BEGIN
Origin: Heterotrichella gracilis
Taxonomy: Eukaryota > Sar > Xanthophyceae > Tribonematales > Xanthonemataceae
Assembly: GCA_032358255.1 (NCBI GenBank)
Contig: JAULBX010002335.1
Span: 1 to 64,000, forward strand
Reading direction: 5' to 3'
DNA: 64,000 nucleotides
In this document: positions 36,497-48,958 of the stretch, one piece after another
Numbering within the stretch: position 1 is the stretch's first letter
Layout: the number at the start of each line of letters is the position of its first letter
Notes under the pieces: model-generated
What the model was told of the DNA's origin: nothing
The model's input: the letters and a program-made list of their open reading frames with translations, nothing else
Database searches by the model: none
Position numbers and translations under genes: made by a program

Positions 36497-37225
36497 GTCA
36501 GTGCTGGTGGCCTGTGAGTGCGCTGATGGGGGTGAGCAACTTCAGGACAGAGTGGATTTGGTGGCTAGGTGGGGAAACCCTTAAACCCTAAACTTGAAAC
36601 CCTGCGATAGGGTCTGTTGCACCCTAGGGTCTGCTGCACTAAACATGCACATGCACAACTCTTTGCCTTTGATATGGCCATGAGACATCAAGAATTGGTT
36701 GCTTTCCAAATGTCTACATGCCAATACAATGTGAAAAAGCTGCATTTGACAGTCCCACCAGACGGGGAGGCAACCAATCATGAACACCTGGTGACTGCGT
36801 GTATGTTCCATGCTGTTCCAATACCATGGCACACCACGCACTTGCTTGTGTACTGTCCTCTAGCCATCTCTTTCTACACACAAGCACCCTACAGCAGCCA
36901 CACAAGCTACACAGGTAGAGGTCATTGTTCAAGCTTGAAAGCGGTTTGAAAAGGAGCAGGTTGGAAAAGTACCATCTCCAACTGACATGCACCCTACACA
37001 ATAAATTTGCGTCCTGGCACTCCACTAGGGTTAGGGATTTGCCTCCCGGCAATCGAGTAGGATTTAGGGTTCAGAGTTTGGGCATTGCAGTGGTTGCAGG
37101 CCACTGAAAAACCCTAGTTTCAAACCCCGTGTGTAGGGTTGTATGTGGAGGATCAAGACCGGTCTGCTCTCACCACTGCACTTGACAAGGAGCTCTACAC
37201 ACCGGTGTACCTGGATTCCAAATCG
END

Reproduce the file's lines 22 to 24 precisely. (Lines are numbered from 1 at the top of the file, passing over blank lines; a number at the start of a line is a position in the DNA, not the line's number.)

36901 CACAAGCTACACAGGTAGAGGTCATTGTTCAAGCTTGAAAGCGGTTTGAAAAGGAGCAGGTTGGAAAAGTACCATCTCCAACTGACATGCACCCTACACA
37001 ATAAATTTGCGTCCTGGCACTCCACTAGGGTTAGGGATTTGCCTCCCGGCAATCGAGTAGGATTTAGGGTTCAGAGTTTGGGCATTGCAGTGGTTGCAGG
37101 CCACTGAAAAACCCTAGTTTCAAACCCCGTGTGTAGGGTTGTATGTGGAGGATCAAGACCGGTCTGCTCTCACCACTGCACTTGACAAGGAGCTCTACAC